One the other hand, however, a specific immunological reaction to a substance that the body interprets as alien or harmful; such as pollen, animal dander, or particular foods, is known as an allergy or allergic reaction. Therefore, when an allergic person comes in contact with an allergen, they are likely to experience symptoms such as a rash, swelling, itching or in more severe case, difficulty breathing.
Therefore, a rash can be a sign of an allergic reaction but it usually might not be the result of one.
3. Types of Rashes
The underlying cause of the change in the look of your skin can be more clearly understood and explained by one of the many different types of rashes.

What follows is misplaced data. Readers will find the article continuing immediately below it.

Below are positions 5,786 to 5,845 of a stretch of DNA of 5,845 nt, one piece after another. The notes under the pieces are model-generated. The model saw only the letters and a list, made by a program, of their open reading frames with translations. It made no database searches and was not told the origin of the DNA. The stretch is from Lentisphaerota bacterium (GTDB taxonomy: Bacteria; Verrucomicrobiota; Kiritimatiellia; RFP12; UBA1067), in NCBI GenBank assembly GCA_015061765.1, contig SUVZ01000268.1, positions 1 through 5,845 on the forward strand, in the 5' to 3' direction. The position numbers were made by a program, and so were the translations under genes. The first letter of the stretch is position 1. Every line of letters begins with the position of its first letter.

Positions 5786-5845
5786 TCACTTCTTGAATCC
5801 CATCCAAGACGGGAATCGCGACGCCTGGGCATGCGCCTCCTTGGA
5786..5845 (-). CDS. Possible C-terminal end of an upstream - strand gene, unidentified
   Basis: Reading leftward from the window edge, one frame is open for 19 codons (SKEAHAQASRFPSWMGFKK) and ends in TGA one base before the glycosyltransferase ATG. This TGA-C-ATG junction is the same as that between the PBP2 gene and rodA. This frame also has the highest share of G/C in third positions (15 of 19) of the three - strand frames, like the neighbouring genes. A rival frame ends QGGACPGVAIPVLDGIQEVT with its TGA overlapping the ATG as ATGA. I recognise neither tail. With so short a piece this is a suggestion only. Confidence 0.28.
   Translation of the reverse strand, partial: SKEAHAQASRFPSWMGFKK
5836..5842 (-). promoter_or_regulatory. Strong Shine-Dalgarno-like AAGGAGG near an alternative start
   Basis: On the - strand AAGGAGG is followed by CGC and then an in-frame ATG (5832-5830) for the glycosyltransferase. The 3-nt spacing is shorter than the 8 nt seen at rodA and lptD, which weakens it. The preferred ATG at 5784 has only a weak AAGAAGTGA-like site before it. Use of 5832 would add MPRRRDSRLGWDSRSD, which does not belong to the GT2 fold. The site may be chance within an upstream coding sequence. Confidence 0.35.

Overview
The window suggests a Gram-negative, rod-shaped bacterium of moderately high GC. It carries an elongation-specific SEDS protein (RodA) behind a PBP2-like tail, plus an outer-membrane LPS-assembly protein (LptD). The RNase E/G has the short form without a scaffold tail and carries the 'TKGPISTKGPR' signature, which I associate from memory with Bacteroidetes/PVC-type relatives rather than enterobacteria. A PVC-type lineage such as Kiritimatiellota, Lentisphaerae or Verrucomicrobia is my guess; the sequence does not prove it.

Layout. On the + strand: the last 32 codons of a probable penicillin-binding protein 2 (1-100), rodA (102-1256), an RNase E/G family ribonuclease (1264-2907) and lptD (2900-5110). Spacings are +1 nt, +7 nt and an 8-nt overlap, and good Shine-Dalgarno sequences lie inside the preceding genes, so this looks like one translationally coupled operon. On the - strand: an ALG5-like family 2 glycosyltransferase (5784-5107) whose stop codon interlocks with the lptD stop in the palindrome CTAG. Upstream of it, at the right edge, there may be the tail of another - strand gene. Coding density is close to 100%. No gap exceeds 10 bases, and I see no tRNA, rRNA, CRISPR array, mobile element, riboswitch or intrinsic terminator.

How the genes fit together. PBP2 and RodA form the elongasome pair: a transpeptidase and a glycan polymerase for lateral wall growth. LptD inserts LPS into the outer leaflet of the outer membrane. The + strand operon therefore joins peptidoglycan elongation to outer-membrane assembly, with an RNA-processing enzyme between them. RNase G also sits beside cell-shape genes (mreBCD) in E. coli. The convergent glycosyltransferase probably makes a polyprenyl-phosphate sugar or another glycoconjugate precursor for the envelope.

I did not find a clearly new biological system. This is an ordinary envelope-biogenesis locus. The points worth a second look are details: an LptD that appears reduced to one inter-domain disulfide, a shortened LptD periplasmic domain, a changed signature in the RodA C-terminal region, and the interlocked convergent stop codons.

For instance, a couple of the most common rashes are listed below:
3.1. Infectious Rashes
- Ringworm: scaly, itchy patches formed on skin
- Chickenpox: a contagious disease that causes fever, itchy, blister-like rash.
- Impetigo: a bacterial infection of the skin that causes red sores around the nose and mouth
- Herpes: infection that causes painful blisters or ulcers
- Scabies: excessively itchy skin rash caused by burrowing mite called “Sarcoptes scabiei”
- Shingles: a viral infection that results in a painful rash.
- Measles: a viral infectious disease that often originates on one’s face and progresses to the rest of the body, resulting in a rash of flat red dots.
3.2. Non-infectious Rashes
- Hives: a raised, itchy rash that is typically brought on by an allergic reaction.
- Atopic dermatitis: a chronic (long-lasting) illness that results in skin irritation, redness, and swelling. (often referred to as eczema)
- Contact dermatitis: a skin reaction that turns red and itchy after coming in contact with an allergen or irritant.